A powerful winter storm battered the western United States Monday, dumping much-needed snow on the drought-parched mountains of California, but causing travel misery over a wide area.
Three feet (one meter) of snow had fallen in 24 hours on parts of the Sierra Nevada range, taking December's total to a record-breaking 16 feet, and bolstering the badly depleted snowpack that feeds the region's reservoirs.
"We were definitely not expecting a wet winter," said Dr. Andrew Schwartz, lead scientist at the Central Sierra Nevada Snow Laboratory at UC Berkeley, California.
"It just so happens that we ended up with a lot more snow this year than we expected, which is a pleasant surprise, of course," Schwartz told AFP.
The US west has suffered years of pitiful rainfall, leaving vast swaths of the countryside parched and vulnerable to wildfire.
It is too soon to declare the drought over, said Schwartz, but "it looks like the western United States is getting some help."
The immediate impact of the storm was less positive, with tens of thousands of people experiencing electricity outages and roads blocked.
Pacific Gas and Electric reported power lines had been felled by the fierce weather, with more still to come.
"Winter storm system forecasted to bring more snow, rain & wind—electric and vegetation crews have restored service to nearly 50k customers since Christmas morning and are prepared to respond to potential outages ahead," the utility said on social media.
In Seattle, in northern Washington state, heavy snow was causing delays and cancellations for travelers, with airport operators having to remove ice from planes, as the city suffered under plunging temperatures.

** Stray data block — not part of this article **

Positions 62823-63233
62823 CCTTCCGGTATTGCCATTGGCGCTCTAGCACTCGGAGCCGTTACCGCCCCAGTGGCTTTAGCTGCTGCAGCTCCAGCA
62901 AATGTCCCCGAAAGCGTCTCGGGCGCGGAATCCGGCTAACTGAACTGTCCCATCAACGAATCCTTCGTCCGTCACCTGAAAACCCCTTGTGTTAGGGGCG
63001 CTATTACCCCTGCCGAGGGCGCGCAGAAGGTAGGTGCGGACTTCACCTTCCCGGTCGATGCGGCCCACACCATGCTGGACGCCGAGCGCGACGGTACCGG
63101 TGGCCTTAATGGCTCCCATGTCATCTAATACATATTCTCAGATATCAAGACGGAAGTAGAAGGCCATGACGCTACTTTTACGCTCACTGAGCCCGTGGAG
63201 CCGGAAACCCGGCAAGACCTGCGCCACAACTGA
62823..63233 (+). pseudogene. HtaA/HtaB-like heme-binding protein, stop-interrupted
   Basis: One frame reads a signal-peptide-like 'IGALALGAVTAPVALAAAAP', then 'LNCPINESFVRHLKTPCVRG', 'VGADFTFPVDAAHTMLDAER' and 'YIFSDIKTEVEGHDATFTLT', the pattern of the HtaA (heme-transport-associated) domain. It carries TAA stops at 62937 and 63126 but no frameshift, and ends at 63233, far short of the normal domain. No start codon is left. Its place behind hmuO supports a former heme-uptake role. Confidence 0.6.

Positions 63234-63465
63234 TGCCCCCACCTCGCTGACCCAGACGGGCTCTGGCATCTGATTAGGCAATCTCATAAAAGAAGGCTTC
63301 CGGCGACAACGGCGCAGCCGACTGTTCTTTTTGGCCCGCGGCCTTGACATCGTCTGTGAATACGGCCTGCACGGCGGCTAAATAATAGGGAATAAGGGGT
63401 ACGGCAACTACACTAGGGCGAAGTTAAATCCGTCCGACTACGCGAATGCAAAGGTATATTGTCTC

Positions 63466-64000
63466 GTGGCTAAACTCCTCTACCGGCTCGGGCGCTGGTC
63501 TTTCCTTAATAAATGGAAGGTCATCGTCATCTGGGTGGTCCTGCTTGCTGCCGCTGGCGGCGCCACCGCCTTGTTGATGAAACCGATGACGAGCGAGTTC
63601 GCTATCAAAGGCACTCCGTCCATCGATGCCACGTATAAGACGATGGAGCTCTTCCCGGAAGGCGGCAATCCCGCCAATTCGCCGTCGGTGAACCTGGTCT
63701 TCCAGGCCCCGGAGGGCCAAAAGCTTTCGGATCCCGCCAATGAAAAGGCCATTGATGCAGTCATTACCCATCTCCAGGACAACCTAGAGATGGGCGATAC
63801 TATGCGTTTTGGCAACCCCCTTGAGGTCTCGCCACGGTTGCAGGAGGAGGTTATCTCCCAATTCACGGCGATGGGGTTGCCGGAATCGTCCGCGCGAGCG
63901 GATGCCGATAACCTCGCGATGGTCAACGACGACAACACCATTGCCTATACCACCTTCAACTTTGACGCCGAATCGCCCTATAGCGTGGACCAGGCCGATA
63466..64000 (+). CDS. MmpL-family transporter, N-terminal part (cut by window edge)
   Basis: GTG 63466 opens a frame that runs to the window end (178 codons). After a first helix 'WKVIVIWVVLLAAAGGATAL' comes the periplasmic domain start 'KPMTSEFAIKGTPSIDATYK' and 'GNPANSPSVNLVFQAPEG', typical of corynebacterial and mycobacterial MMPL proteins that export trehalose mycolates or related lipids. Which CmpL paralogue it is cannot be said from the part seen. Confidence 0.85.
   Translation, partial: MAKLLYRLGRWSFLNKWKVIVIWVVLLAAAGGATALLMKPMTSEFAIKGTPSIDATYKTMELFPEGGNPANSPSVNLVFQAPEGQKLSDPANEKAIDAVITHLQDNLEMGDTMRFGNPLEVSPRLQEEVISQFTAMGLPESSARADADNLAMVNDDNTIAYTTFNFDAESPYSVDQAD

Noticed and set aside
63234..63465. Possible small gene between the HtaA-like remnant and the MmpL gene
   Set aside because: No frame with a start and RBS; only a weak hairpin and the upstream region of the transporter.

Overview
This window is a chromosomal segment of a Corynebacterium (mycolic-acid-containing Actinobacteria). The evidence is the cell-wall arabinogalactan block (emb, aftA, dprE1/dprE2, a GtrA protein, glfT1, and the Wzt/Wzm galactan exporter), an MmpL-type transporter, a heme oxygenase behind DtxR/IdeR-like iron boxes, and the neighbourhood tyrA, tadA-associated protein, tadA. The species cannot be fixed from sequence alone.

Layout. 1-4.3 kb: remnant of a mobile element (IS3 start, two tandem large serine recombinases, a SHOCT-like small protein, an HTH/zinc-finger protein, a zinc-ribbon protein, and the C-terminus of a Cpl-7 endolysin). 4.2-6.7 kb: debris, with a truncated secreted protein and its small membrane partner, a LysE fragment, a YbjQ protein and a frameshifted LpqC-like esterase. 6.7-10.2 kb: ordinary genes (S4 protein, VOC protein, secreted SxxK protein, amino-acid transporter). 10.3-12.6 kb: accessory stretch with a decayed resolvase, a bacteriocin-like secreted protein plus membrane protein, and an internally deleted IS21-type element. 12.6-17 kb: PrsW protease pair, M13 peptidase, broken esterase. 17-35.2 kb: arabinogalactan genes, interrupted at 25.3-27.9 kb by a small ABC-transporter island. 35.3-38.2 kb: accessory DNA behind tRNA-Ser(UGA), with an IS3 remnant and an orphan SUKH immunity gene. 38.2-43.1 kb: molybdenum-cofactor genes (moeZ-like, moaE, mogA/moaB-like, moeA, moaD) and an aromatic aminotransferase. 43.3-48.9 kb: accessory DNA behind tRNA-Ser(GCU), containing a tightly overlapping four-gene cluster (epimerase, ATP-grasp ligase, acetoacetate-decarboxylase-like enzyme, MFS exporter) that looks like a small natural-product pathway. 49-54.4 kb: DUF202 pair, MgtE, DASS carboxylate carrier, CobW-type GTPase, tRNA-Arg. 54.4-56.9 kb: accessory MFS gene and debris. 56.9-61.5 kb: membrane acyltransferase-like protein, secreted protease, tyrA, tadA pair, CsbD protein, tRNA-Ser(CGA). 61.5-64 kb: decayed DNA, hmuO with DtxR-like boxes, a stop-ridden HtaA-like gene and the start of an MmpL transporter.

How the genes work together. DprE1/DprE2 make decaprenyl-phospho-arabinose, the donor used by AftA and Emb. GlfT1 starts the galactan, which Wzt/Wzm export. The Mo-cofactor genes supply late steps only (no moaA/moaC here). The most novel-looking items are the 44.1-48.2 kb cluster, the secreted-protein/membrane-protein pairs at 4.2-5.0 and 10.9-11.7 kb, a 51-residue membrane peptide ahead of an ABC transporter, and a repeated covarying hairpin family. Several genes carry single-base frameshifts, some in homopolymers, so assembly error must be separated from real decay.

"After a year of unprecedented challenges, Seattle is facing a long duration of dangerously cold temperatures & snow," tweeted Mayor Jenny Durkan.
"We've declared an emergency to allow Seattle to marshal full resources required to protect residents, provide warm spaces & support our frontline workers."
Much of Oregon was also under a winter storm warning, with a further blanketing of snow expected overnight Monday.
"Snow returns tonight!" tweeted the weather service in Portland, Oregon's biggest city.
"The heaviest snowfall is expected late tonight into early Tuesday morning with 1 to 3 inches for the valley and coast."
While the US west was laboring under heavy winter weather, Texas was sweltering in an unseasonably warm spell, with the Christmas Day mercury topping out at a toasty 93 degrees Fahrenheit (34 degrees Celsius) in Rio Grande Village.
Scientists say human-caused global warming is playing havoc with the climate, making storms more intense and unpredictable, and generating high temperatures in unexpected places.